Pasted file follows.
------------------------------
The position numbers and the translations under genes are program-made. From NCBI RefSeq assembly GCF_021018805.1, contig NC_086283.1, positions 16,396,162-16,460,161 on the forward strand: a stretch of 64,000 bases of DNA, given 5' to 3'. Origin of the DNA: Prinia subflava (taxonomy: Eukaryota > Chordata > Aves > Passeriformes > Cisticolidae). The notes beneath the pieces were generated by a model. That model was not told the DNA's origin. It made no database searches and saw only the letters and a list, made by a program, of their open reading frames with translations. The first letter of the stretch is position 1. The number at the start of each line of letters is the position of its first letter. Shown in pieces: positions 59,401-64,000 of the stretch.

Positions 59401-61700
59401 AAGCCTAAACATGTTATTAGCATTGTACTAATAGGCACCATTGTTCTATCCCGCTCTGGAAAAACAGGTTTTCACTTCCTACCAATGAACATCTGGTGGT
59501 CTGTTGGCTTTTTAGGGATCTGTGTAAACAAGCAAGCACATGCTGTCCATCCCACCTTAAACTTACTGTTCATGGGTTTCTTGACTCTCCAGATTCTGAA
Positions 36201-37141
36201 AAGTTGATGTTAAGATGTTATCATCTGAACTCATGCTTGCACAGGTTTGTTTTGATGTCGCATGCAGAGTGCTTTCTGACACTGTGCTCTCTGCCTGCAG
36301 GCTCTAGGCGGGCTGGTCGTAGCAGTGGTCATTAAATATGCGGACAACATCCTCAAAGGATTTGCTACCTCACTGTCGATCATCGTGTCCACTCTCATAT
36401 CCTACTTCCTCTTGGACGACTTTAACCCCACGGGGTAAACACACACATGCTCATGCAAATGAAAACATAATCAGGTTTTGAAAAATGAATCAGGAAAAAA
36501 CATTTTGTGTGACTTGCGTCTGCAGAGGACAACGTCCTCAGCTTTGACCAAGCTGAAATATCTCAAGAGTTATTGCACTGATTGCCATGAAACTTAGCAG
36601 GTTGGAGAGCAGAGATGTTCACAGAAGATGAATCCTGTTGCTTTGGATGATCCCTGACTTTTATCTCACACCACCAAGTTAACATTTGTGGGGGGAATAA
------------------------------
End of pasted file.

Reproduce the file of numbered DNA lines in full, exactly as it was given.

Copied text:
The position numbers and the translations under genes are program-made. From NCBI RefSeq assembly GCF_021018805.1, contig NC_086283.1, positions 16,396,162-16,460,161 on the forward strand: a stretch of 64,000 bases of DNA, given 5' to 3'. Origin of the DNA: Prinia subflava (taxonomy: Eukaryota > Chordata > Aves > Passeriformes > Cisticolidae). The notes beneath the pieces were generated by a model. That model was not told the DNA's origin. It made no database searches and saw only the letters and a list, made by a program, of their open reading frames with translations. The first letter of the stretch is position 1. The number at the start of each line of letters is the position of its first letter. Shown in pieces: positions 59,401-64,000 of the stretch.

Positions 59401-61700
59401 AAGCCTAAACATGTTATTAGCATTGTACTAATAGGCACCATTGTTCTATCCCGCTCTGGAAAAACAGGTTTTCACTTCCTACCAATGAACATCTGGTGGT
59501 CTGTTGGCTTTTTAGGGATCTGTGTAAACAAGCAAGCACATGCTGTCCATCCCACCTTAAACTTACTGTTCATGGGTTTCTTGACTCTCCAGATTCTGAA
Positions 36201-37141
36201 AAGTTGATGTTAAGATGTTATCATCTGAACTCATGCTTGCACAGGTTTGTTTTGATGTCGCATGCAGAGTGCTTTCTGACACTGTGCTCTCTGCCTGCAG
36301 GCTCTAGGCGGGCTGGTCGTAGCAGTGGTCATTAAATATGCGGACAACATCCTCAAAGGATTTGCTACCTCACTGTCGATCATCGTGTCCACTCTCATAT
36401 CCTACTTCCTCTTGGACGACTTTAACCCCACGGGGTAAACACACACATGCTCATGCAAATGAAAACATAATCAGGTTTTGAAAAATGAATCAGGAAAAAA
36501 CATTTTGTGTGACTTGCGTCTGCAGAGGACAACGTCCTCAGCTTTGACCAAGCTGAAATATCTCAAGAGTTATTGCACTGATTGCCATGAAACTTAGCAG
36601 GTTGGAGAGCAGAGATGTTCACAGAAGATGAATCCTGTTGCTTTGGATGATCCCTGACTTTTATCTCACACCACCAAGTTAACATTTGTGGGGGGAATAA